After lunch we sat down to a masterclass in gamification – aka how to use gaming mechanics/psychology for marketing. Adena DeMonte from Badgeville showed us “Maslow’s Hierarchy” and lots of examples of organisations integrating elements of competition, incentive and reward into their social media activities in order to increase engagement. Beat the Gmat, which rewards MBA students for engagement on Facebook, got a lot of interest. See Adena’s presentation here.

Sebastien Hempstead from social media monitoring company, Brandwatch, then stepped up to give us the low-down on social data and how to use it. He urged us to focus on “actionable data” – i.e. not just mentions, but mentions that we can do something about. Demonstrating how he sifts through and rates social media data using US cellphone companies, he gave a compelling case for putting a $ value on actionable conversations within that industry. He also advised marketers to get close to their data, to truly glean sense from it. See Seb’s presentation here.

How can you identify and engage with influencers? Our panel, comprising Pierre-Loic Assyag, CEO of Traackr, Marshall Sponder (WebMetricsGuru), Abhijit Sahay (TipTop Technologies) and Jamie Turner (Fanrank) agreed that influence isn’t just about reach, it must take “resonance” (i.e. how much a message is relayed) into account, as well as the subject on which the person is influential. Marshall suggested FollowerWonk as a good, free tool, and Traackr is available for more serious projects.

Asif Khan from the Location-Based Marketing Association (LBMA) gave an immersive 30 minute dive into location marketing, demonstrating how, with new technologies  – e.g. augmented reality shop windows that show special deals when viewed through a special app – and clever ideas – e.g. Angry Birds real-life location only features – location marketing is maturing. Tip: want to get a budget for location marketing? Don’t call it that. Say you’re going to enhance the ROI of other marketing activities, otherwise it may get kicked into the long grass. See his presentation here.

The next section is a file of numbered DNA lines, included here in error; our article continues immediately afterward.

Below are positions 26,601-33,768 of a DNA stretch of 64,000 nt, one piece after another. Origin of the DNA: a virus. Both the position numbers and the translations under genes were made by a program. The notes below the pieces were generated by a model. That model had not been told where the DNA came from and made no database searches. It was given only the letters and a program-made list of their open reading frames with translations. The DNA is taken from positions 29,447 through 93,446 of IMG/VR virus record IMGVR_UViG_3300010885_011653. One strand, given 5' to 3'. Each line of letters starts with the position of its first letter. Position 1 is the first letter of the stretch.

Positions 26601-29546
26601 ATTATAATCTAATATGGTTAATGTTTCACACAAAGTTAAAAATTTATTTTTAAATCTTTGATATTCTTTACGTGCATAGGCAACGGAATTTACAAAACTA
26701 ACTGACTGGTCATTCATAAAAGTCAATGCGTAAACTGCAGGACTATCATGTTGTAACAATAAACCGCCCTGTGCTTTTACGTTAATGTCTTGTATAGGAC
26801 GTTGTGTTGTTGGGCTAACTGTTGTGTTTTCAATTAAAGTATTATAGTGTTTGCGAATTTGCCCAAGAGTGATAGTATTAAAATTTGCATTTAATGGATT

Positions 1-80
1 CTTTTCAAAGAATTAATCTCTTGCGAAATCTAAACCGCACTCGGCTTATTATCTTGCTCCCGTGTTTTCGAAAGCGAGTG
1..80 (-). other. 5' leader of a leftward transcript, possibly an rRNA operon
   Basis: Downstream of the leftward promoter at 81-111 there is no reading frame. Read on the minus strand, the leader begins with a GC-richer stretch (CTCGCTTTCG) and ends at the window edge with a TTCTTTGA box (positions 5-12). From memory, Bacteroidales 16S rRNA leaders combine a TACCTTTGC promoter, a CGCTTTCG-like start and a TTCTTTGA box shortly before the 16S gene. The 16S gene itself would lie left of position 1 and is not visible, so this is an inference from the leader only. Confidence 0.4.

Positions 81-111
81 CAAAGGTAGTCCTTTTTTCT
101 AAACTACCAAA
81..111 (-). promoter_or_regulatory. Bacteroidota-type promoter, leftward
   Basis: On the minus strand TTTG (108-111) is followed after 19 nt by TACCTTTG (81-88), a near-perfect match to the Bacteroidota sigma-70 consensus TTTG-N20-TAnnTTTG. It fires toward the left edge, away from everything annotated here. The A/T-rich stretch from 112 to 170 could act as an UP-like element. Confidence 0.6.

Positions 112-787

Last on the podium was Josh Mendelsohn from Constant Contact who gave us a rousing dose of common sense and flawless logic, showing how to combine social with email marketing – and get the best of both worlds. “Make sure any content you create can be used in at least 5 places” and “make hard choices about where you spend your social media time” – i.e. don’t spread your efforts too thinly. Check out his presentation here.

The final session was a short but star-studded panel on “The Future of Social Media Marketing” chaired by Brian Reich (Edelman) featuring Erik Qualman (Socialnomics author), Curtis Houghland (Attention), Michelle Horowitz (Diane von Furstenberg) and Lincoln Lopez (VH1). Among many insights – “What are we missing in social media marketing?” produced some memorable responses: 1. social CRM (mapping the customer journey internally) 2. enough resources 3. the right internal processes and 4. the belief/education among staff.

We’ll be posting up more resources/photos and links to video clips here over the next few days – and remember – we’ll be back in NYC on 3rd November for the follow-on event to SMM11:  Social CRM 2011. Join us there!